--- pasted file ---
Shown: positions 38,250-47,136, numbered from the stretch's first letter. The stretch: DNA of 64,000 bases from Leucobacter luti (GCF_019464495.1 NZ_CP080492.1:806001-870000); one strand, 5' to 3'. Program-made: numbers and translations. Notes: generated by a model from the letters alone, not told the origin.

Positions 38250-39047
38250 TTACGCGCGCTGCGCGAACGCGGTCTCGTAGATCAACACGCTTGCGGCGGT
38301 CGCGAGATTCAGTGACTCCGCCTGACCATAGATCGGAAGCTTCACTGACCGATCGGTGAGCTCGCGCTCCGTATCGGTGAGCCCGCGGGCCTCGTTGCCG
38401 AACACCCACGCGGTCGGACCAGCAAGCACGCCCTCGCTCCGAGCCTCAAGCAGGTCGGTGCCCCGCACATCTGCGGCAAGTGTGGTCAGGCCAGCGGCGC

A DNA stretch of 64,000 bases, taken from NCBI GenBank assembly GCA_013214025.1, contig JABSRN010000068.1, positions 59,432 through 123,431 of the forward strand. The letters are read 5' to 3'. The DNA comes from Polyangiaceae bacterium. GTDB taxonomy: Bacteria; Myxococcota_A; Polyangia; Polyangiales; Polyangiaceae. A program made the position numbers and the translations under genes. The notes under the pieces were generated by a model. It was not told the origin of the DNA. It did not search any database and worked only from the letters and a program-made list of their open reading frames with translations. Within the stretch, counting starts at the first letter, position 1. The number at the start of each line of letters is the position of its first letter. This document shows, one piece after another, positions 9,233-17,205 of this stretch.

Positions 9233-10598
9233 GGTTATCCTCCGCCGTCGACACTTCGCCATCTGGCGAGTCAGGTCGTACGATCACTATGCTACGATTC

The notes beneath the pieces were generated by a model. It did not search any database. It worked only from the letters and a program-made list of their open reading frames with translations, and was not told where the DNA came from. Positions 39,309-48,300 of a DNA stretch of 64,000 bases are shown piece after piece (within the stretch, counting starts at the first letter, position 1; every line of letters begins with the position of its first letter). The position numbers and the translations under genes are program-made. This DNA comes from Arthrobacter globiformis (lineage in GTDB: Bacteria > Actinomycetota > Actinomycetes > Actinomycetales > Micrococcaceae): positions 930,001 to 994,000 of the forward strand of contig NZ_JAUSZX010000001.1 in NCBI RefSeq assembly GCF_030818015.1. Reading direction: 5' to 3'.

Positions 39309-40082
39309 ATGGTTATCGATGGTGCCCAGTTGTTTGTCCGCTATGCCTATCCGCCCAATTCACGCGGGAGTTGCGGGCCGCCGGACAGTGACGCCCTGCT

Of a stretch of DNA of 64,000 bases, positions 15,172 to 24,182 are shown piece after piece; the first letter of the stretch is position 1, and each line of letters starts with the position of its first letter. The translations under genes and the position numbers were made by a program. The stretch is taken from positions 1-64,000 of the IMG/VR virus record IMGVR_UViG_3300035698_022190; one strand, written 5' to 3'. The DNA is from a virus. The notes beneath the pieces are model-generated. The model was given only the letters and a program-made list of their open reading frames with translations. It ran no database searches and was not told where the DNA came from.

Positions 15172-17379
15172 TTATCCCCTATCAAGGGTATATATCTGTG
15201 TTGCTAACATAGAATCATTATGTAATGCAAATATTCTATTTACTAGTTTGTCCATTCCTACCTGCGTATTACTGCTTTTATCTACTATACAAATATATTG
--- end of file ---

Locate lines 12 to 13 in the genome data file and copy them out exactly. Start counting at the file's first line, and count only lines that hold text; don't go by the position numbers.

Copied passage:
Of a stretch of DNA of 64,000 bases, positions 15,172 to 24,182 are shown piece after piece; the first letter of the stretch is position 1, and each line of letters starts with the position of its first letter. The translations under genes and the position numbers were made by a program. The stretch is taken from positions 1-64,000 of the IMG/VR virus record IMGVR_UViG_3300035698_022190; one strand, written 5' to 3'. The DNA is from a virus. The notes beneath the pieces are model-generated. The model was given only the letters and a program-made list of their open reading frames with translations. It ran no database searches and was not told where the DNA came from.

Positions 15172-17379